Michelle Garrison is a modeler with the CWCB who has analyzed the study’s results. She said the scenarios it considered are important for comparative purposes and may help the West Slope and Front Range collaborate on any water cutbacks, something that hasn’t always occurred in the past.

“It’s a tough one,” she said. “The hydrology in the Colorado River has always been extremely variable and it’s predicted to become even more variable. But I’m really pleased to see them sharing their results.”

In places like the Yampa Basin, if the state cut back water use based strictly on prior appropriation, where water right dates determine who gets water first in times of shortage, Stagecoach Reservoir, the most significant storage pool in the valley, could be shut off because its storage rights date only to the 1980s. And residents would be hard pressed to cope if another long-term drought drained the river and their only source of stored water was no longer able to refill.

Kevin McBride is manager of the Upper Yampa Water Conservancy District, which owns Stagecoach. He, like dozens of other water managers across the state, is still contemplating the options. (Editor’s note: McBride serves on the board of Water Education Colorado, which houses Fresh Water News.)

“Generally being safe from drought is what it’s all about,” McBride said. “But how do you get there?

“It’s complicated and it comes down to how it’s done.”

McBride and others on the West Slope are asking for another round of modeling that would examine more equitable ways to cut back water use, so that no one takes the brunt of the reductions.

With insurance, or without?

Others have suggested that the state should let the rules embedded in the 1922 Compact and Colorado’s water rights system play out, rather than creating an expensive, legally complex water conservation program.

Anne Castle is a senior fellow at the University of Colorado’s Getches-Wilkinson Center for Natural Resources who specializes in Colorado River issues. Going without a major conservation program carries its own set of very high risks, such as decades of expensive lawsuits or unplanned water shortages.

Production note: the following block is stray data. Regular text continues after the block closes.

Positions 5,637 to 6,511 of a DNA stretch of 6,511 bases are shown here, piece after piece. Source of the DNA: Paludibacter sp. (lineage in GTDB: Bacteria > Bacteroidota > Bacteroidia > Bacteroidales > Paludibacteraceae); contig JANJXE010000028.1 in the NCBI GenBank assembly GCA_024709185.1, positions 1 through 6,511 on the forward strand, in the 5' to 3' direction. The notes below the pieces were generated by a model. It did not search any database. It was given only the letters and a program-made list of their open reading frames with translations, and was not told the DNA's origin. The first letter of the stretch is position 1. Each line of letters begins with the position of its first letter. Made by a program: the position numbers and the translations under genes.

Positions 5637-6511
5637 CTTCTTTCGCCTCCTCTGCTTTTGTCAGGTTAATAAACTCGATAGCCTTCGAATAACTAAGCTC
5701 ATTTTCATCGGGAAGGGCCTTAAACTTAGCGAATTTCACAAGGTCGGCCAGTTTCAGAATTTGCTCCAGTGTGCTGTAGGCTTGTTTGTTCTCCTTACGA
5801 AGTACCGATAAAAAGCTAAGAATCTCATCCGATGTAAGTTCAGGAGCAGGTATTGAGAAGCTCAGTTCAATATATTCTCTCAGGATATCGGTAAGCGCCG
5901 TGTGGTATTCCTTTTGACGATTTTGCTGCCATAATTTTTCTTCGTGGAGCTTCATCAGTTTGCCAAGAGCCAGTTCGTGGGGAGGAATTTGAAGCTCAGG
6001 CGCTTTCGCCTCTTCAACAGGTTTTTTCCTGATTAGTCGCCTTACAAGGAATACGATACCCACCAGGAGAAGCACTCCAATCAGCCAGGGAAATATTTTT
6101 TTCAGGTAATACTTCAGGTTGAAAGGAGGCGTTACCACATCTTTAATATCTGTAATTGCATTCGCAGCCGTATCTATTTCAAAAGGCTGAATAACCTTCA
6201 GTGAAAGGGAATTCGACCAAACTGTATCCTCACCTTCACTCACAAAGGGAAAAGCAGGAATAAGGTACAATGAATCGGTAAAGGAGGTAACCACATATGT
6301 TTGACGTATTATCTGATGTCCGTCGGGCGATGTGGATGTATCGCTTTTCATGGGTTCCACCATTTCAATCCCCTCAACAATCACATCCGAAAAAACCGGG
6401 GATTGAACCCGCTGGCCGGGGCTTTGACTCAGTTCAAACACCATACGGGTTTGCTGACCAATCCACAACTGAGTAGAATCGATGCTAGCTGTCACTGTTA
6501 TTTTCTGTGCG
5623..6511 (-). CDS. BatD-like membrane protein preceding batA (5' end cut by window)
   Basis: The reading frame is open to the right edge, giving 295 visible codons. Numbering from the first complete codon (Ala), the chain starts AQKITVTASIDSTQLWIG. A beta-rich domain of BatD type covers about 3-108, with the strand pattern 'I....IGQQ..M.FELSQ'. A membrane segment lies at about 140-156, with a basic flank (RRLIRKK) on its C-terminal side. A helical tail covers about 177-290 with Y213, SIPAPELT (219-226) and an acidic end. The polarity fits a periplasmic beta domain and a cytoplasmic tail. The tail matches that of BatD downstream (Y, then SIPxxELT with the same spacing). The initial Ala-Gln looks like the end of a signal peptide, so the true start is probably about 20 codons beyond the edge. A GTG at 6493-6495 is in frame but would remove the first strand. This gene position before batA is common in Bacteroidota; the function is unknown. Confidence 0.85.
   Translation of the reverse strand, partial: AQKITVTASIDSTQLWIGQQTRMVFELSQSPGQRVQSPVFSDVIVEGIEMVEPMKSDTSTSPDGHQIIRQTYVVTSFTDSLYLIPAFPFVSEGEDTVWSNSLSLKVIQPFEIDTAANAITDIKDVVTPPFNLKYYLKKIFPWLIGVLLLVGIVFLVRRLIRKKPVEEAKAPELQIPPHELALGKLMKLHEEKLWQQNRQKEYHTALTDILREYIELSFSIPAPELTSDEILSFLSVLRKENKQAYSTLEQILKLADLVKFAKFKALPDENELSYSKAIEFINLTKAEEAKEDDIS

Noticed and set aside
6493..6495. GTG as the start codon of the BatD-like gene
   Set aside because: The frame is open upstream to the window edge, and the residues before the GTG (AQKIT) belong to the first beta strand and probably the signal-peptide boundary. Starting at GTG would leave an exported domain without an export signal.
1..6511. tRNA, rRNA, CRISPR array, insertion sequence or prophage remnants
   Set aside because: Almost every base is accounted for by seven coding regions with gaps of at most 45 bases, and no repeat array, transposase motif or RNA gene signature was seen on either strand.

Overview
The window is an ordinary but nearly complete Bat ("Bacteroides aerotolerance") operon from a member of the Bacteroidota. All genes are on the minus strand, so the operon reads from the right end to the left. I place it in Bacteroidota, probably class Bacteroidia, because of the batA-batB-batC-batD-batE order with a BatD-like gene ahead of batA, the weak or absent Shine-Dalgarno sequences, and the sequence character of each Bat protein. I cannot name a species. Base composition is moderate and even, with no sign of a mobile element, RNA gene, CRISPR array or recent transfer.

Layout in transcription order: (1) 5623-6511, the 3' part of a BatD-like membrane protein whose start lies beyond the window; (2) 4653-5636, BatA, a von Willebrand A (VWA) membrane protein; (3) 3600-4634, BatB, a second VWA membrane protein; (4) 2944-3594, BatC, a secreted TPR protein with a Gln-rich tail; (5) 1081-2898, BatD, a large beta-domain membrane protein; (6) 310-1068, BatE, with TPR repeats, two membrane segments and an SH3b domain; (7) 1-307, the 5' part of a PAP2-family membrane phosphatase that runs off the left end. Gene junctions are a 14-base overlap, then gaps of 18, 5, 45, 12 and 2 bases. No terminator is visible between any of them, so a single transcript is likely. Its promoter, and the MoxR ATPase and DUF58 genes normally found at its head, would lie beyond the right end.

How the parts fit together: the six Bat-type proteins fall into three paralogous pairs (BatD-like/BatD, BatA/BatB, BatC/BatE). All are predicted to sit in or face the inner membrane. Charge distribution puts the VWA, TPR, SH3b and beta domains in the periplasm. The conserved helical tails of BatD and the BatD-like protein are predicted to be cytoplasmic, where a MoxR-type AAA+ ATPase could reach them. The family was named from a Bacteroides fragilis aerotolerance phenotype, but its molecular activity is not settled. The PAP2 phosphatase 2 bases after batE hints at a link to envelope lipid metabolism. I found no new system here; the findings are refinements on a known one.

Over the next several months, the state will continue to examine how best to protect its Colorado River water as part of drought planning work it is engaged in with the other Upper Basin states. Late next year, all Colorado River Basin states will begin negotiating a new set of operating guidelines for the entire river system, designed to bring it back into balance and slash the risk of major cutbacks.

“Truly one of the points of this risk study is to make sure that anyone who is at risk understands the risk,” Mueller said. “If you’re a water planner, it may set off some alarm bells. But we don’t want people to panic. The hope is people will look at this and say, ‘Our community is at risk…what are we going to do about it?’”

Jerd Smith is editor of Fresh Water News. She can be reached at 720-398-6474, via email at jerd@wateredco.org or @jerd_smith.

This graphic shows the transmountain diversions in Colorado.

#ColoradoRiver District named the 2019 J. Evan Goulding District of the Year

Boundary map via the Colorado River District

From the Colorado River Water Conservation District via The Aspen Times:

The Colorado River District recently received special recognition from the Special District Association of Colorado.

The Glenwood Springs-based Colorado River District was named the 2019 J. Evan Goulding District of the Year by the association. The award is given annually to single out a district that demonstrates exceptional leadership and community spirit.

The Colorado River Water Conservation District, commonly known as the Colorado River District, was created in 1937 to oversee conservation, use and development of water resources of the Colorado River and its principal tributaries in the state of Colorado.

The river district is composed of 15 Western Slope counties with about 500,000 residents. The district covers about 29,000 square miles or roughly 28 percent of the land area of the state. It works to protect 70 percent of the water resources in the state. One way it fulfills its mission is through water storage and operational solutions that ensure economic, agricultural and environmental health of western Colorado. It also undertakes legislative and regulatory advocacy at the state and federal levels.

The district is overseen by a board of directors with one appointed representative from each of the 15 counties.

The latest “E-Newsletter” is hot off the presses from the Hutchins Water Center

Click here to read the newsletter. Here’s an excerpt:

RIVER DISTRICT SEMINAR TALKS
The Colorado River District’s annual seminar drew a big crowd and featured speakers with provocative ideas, like a “grand bargain” to cap upper basin uses in exchange for lifting the threat of a compact call by the lower basin. You can access video of the talks and the slides presented here.

Click here to view the Twitter storm from the seminar.

Crystal River study on backup supply plan being floated by conservation districts — @AspenJournalism